A stat CT scan of the head without contrast resulted in normal findings with no evidence of stroke. MRI of the spine showed a fluid sac suggestive of epidural blood, measuring 3.5 cm in the craniocaudal plane and 0.4 cm in the anteroposterior plane. There was also a mild-to-moderate degree of spinal stenosis at T5-T6 due to extrinsic mass effect of the epidural hemorrhage but no direct spinal cord compression (Figures 1(a) and 1(b)). The patient was immediately started on IV dexamethasone 4 mg q6h. Upon evaluation by neurosurgery, the patient was not considered to be a surgical candidate because the MRI showed no clear evidence of spinal cord hemorrhage or spinal cord compression.

On the morning of postpartum day #1, the patient remained with paresthesia in her lower extremities and flaccid paralysis from the waist down, but she was able to wiggle her toes. Her blood pressures were predominately normal (120-140/80-90) with a few mild-range elevated blood pressures. Per protocol, she was kept on IV magnesium for seizure prophylaxis until she was 24 hours postpartum. Diffusion-weighted imaging of the spine later that day showed an epidural lesion with a hemosiderin ring that had decreased in size to 2-3 mm in maximal depth, suggestive of a resolving epidural hematoma when compared to the most recent MRI (Figure 2).

On postpartum day #2, the patient was started on PO nifedipine XL 30 mg daily to consistently maintain her blood pressures within normal range. Her mobility improved with demonstrated flexion and extension at the hips bilaterally, in addition to return of normal sensation in her lower extremities.

The patient’s movements and sensation continued to improve day by day while she was kept on IV dexamethasone and PO nifedipine. By postpartum day #4, the patient was ambulating with a walker and had good bladder and bowel control. On postpartum day #6, the patient was ambulating without assistance and reported complete resolution of her pain in the back and lower extremities. She was discharged home in stable condition.

A follow-up MRI 6 weeks later showed complete resolution of the spinal epidural hematoma (Figure 3). At the time, she was still ambulating independently and had full control of her bladder and bowel function.

3. Discussion

The underlying pathogenesis of preeclampsia involves abnormalities in the placental vasculature, which lead to decreased circulating levels of VEGF (vascular endothelial growth factor) and other angiogenic growth factors. Decreased VEGF in turn causes endothelial cell dysfunction, which leads to vasoconstriction (i.e., spasms in the vascular smooth muscle) and elevated blood pressures [18]. Preeclampsia may have played a role in the development of SEH. Our patient first noticed back pain along with numbness, tingling, and weakness in her right lower extremity around the same time that her blood pressures progressed from mild-range (i.e., systolic 140-159 mm Hg, diastolic 90-109 mm Hg) to severe-range (i.e., systolic ≥160, diastolic ≥110). We suspect that the patient’s increased blood pressures may have initiated her SEH at the T5-T6 region, which subsequently led to a transient extrinsic compression of the spinal cord and eventually cord edema. Epidural placement was likely a coincident rather than causative factor, given that the patient’s neurological symptoms began prior to epidural anesthesia, and the lesion occurred above the level of epidural placement. Although epidural anesthesia made the diagnosis of SEH more difficult, the patient’s cord edema was fortunately reversible with IV dexamethasone. Consistently maintaining her blood pressures within normal range (120-140/80-90) using PO antihypertensive medication likely also facilitated neurologic recovery.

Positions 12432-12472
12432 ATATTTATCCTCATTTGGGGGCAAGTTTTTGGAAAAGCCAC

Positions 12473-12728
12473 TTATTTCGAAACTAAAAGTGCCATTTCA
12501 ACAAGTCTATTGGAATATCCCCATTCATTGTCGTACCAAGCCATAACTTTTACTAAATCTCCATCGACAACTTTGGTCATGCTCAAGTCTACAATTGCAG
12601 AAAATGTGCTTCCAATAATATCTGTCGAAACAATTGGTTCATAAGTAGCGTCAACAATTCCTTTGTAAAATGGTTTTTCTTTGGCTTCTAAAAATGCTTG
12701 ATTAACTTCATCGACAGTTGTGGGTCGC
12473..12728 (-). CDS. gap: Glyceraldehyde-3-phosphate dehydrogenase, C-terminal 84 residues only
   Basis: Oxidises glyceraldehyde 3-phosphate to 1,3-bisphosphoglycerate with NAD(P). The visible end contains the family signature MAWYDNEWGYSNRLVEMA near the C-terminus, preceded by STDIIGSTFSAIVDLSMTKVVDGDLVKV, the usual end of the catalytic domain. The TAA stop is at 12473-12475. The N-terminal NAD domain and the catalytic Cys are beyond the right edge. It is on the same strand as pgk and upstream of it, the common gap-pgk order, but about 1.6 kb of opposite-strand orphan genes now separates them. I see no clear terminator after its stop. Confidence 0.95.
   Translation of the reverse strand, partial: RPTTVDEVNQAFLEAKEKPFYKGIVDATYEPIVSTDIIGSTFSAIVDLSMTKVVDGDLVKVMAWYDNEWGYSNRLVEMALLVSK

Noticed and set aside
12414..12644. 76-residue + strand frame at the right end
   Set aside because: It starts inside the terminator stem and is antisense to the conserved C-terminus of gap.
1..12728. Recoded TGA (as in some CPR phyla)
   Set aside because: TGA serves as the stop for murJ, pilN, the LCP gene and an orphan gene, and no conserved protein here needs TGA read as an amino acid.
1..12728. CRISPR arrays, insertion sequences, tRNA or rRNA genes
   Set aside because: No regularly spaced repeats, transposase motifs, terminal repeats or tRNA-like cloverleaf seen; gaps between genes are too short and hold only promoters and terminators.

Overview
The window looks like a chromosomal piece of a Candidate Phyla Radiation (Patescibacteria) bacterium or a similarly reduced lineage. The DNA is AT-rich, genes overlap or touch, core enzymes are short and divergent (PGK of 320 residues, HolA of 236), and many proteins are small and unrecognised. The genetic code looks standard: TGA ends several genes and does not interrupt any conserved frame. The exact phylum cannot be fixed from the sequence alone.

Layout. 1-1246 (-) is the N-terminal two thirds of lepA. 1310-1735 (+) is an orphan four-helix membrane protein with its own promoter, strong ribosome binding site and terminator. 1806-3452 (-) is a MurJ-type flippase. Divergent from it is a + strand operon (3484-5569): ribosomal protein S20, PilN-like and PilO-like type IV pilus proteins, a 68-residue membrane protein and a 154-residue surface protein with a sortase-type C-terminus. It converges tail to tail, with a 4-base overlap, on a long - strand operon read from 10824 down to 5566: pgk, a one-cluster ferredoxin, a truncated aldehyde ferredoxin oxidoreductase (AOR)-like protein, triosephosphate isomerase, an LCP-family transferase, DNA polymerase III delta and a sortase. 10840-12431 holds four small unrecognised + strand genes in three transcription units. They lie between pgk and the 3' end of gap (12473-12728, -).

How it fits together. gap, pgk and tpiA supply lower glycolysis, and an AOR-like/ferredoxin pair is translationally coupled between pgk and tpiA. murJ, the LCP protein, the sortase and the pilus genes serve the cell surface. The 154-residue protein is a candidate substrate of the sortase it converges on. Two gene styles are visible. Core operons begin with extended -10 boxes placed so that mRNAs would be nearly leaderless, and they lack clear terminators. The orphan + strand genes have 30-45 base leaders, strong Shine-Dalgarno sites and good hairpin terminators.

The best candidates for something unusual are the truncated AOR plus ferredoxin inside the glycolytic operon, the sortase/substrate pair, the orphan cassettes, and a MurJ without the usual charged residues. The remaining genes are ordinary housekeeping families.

Several challenges emerged in the diagnosis and treatment of this patient. First of all, our patient was a relatively healthy pregnant woman in her 30s with no preexisting medical conditions, prior surgeries, or trauma history. In contrast, SEH typically presents in the fourth or fifth decade of life, and it is more likely to occur in males [19]. The epidemiology of SEH is in part secondary to natural history of AV malformations, which are among the most significant predisposing factors. Spinal AV malformations, particularly dural AV fistulas, affect males more often than females, with the average age at diagnosis being 50s-60s [20]. This makes the presence of AV malformations in obstetric patients significantly less likely, and the diagnosis of ruptured SEH easy to miss. This is clinically significant because AV malformations have the potential to precipitate spontaneous hemorrhage and/or cord ischemia, and pregnancy increases the risk of hemorrhage from AV malformations [21].

4. Conclusion

Our patient achieved excellent outcomes from strict blood pressure control without undergoing invasive neurosurgery. The standard of care of neurosurgical treatment of SEH may warrant revisiting in obstetric patients whose cases are complicated by preeclampsia, in light of this study.

The patient has signed an informed consent form stating that she agrees to give the authors full permission to use her protected health information, with all personal identifiers removed, for the purposes of clinical research, discussion, presentation, and publication. A copy of this signed informed consent form is available upon request.

Conflicts of Interest

The authors declare that there are no conflicts of interest regarding the publication of this article.


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Copyright © 2018 Michelle Nguyen et al. This is an open access article distributed under the Creative Commons Attribution License, which permits unrestricted use, distribution, and reproduction in any medium, provided the original work is properly cited.